Crom Carmichael Illustrates Why School Choice Is Important Now More Than Ever as Critical Race Theory Continues
Live from Music Row Monday morning on The Tennessee Star Report with Michael Patrick Leahy – broadcast on Nashville’s Talk Radio 98.3 and 1510 WLAC weekdays from 5:00 a.m. to 8:00 a.m. – host Leahy welcomed the original all-star panelist Crom Carmichael to the studio who further illustrated why school choice is more important as critical race theory dominates government run school curriculum.
Leahy: In studio the original star panelist Crom Carmichael. Crom, during the break, we were talking a little bit about this new book from Os Guinness, the great writer, great Christian political philosopher. He’s the guy who came up with the concept that our country is based on the Golden Triangle of Freedom.
And that Golden Triangle is the following: Freedom requires virtue, virtue requires faith, and faith requires freedom. And it’s an ongoing circle. That was the character of America when we were founded. The problem is that character is being assaulted in our schools every day. And particularly through critical race theory.
Carmichael: And being assaulted by the government every day in states across the country and cities across the country where they’re trying to make it almost impossible for somebody to go to church or so uncomfortable to go to church, that people don’t go to church. And I think that they are doing that. That’s intentional.
Leahy: Os Guinness has a new book out called The Magna Carta of Humanity. We’re trying to get them as a guest. I think we’ll get him as a guest in the future. And I’m going to try to get them on a day that you’re here Crom because I think you enjoy talking with him.
Carmichael: Sure. There are two or three articles that are all about education and as I was driving in I was listening to your interview of Gabrielle Clark.
Leahy: Right. The biracial mom whose child refused to comply with an assignment in which he was compelled to admit that he was an oppressor as a mostly white person.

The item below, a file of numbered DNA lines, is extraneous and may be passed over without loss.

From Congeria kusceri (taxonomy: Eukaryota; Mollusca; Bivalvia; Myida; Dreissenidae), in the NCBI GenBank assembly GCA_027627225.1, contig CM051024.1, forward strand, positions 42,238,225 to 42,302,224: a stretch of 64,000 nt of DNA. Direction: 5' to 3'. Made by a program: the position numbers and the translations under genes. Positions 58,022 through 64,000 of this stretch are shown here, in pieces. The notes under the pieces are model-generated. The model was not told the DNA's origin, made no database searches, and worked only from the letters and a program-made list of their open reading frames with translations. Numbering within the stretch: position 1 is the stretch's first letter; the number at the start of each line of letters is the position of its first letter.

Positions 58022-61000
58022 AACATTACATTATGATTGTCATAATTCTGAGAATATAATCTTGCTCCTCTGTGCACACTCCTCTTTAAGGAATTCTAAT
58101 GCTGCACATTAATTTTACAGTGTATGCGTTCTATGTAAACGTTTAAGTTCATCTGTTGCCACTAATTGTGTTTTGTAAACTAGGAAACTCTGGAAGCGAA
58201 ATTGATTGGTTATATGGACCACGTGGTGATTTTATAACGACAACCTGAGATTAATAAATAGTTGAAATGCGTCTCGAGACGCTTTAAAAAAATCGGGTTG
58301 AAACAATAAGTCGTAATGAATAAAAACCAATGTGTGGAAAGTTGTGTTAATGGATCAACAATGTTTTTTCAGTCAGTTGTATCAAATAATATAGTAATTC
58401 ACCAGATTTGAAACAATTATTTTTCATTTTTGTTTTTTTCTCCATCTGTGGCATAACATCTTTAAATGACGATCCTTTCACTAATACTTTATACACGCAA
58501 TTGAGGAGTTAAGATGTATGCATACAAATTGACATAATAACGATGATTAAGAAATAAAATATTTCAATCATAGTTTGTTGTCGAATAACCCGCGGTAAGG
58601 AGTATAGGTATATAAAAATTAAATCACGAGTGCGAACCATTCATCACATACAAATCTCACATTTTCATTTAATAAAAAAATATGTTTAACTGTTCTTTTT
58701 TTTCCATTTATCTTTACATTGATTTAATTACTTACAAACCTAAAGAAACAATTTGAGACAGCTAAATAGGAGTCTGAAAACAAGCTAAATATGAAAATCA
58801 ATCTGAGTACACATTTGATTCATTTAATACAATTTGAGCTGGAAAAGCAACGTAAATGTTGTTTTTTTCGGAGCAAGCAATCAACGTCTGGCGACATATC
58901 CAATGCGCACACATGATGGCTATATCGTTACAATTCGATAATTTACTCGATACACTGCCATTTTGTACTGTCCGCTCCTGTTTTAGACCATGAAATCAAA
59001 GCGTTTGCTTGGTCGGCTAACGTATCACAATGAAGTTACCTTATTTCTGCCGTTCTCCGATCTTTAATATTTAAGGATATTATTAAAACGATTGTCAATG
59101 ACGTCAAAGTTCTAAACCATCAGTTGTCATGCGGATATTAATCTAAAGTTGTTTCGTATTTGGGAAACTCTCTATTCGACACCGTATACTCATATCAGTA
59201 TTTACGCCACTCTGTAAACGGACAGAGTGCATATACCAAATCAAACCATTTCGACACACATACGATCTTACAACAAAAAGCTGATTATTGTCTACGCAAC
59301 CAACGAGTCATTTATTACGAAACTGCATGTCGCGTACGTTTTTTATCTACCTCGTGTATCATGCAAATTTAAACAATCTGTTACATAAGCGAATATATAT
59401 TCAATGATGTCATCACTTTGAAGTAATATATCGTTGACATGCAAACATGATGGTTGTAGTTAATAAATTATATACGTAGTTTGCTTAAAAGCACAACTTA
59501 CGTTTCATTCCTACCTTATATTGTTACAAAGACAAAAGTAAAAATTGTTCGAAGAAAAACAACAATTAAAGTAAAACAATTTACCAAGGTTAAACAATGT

Carmichael: Here’s what was interesting about listening to that interview. She says that we have to stand up and fight. It cost her $200,000.
Carmichael: If you go to a restaurant where your service is bad, you don’t need to go hire a lawyer. What do you do?
Leahy: You don’t leave a tip.
Carmichael: And you don’t go there anymore.
Leahy: You do a Yelp review.
Carmichael: And you don’t go there anymore. But the reason that she has to stand up and fight is she’s being forced. Her child is being forced to go to a particular school and to have a particular curriculum with which she disagrees. And this is what’s fundamentally wrong with our educational system.
We don’t have a choice. And if you had school choice and then the kids who attend the charter schools here in Nashville on balance do much better than the kids who go to what I’m going to call the regular government-run schools.
Our magnet schools may be pretty good, but our magnet schools operate actually more even like private schools because the charter schools can’t be selective and of who gets to go there. The magnet schools get to be selective on who gets to go there, and they get to be really selective on who gets to stay there. But in California.
Leahy: Uh oh. I know this is going to be a crazy story already. I don’t know what the story is.
Carmichael: It’s a sad story. California had gone for a number of years where they had worked seriously at improving the math skills of students who attended the government-run schools in California. At one time, I’m quoting from the article here in The Wall Street Journal.
‘At one time, California took the goal seriously and made immense progress. California Department of Education data shows that while only 16 percent of students took algebra by the eighth grade in 1999 by 2013, it was 67 percent. Almost four times as many.
Leahy: That’s surprising that they made progress from 1999-2013. That’s interesting.
Carmichael: But then that’s when things started to unravel across the state. And so they also had gifted classes, kind of like AP classes. And now they want to do away with all those because they’re claiming they’re racist.
And you have the schools for the gifted which they are strongly considering doing away with completely. And then changing the math curriculum so that it is almost impossible to fail (Leahy laughs) because they’re actually claiming that math is not something that needs to necessarily be specific.
Leahy: Try building a car with a non-specific specialization.